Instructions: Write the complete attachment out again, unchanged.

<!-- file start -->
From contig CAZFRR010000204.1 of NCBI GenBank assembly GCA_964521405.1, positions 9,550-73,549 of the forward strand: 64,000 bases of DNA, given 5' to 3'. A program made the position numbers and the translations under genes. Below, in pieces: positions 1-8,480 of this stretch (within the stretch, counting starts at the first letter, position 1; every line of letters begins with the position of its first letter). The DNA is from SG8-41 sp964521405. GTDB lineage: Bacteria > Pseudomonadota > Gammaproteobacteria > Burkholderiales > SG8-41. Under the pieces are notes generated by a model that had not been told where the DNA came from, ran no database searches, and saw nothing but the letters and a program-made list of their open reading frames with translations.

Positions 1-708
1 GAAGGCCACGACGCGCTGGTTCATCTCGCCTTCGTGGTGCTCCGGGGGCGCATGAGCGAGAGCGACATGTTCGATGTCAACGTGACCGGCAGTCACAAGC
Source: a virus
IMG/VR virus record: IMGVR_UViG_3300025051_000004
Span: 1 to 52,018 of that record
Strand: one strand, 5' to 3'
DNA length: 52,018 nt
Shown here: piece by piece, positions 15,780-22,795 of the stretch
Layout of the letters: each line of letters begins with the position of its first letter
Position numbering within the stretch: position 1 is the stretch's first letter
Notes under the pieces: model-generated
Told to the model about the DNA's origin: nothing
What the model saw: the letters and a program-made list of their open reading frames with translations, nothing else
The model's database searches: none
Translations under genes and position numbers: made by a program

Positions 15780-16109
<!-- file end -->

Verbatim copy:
From contig CAZFRR010000204.1 of NCBI GenBank assembly GCA_964521405.1, positions 9,550-73,549 of the forward strand: 64,000 bases of DNA, given 5' to 3'. A program made the position numbers and the translations under genes. Below, in pieces: positions 1-8,480 of this stretch (within the stretch, counting starts at the first letter, position 1; every line of letters begins with the position of its first letter). The DNA is from SG8-41 sp964521405. GTDB lineage: Bacteria > Pseudomonadota > Gammaproteobacteria > Burkholderiales > SG8-41. Under the pieces are notes generated by a model that had not been told where the DNA came from, ran no database searches, and saw nothing but the letters and a program-made list of their open reading frames with translations.

Positions 1-708
1 GAAGGCCACGACGCGCTGGTTCATCTCGCCTTCGTGGTGCTCCGGGGGCGCATGAGCGAGAGCGACATGTTCGATGTCAACGTGACCGGCAGTCACAAGC
Source: a virus
IMG/VR virus record: IMGVR_UViG_3300025051_000004
Span: 1 to 52,018 of that record
Strand: one strand, 5' to 3'
DNA length: 52,018 nt
Shown here: piece by piece, positions 15,780-22,795 of the stretch
Layout of the letters: each line of letters begins with the position of its first letter
Position numbering within the stretch: position 1 is the stretch's first letter
Notes under the pieces: model-generated
Told to the model about the DNA's origin: nothing
What the model saw: the letters and a program-made list of their open reading frames with translations, nothing else
The model's database searches: none
Translations under genes and position numbers: made by a program

Positions 15780-16109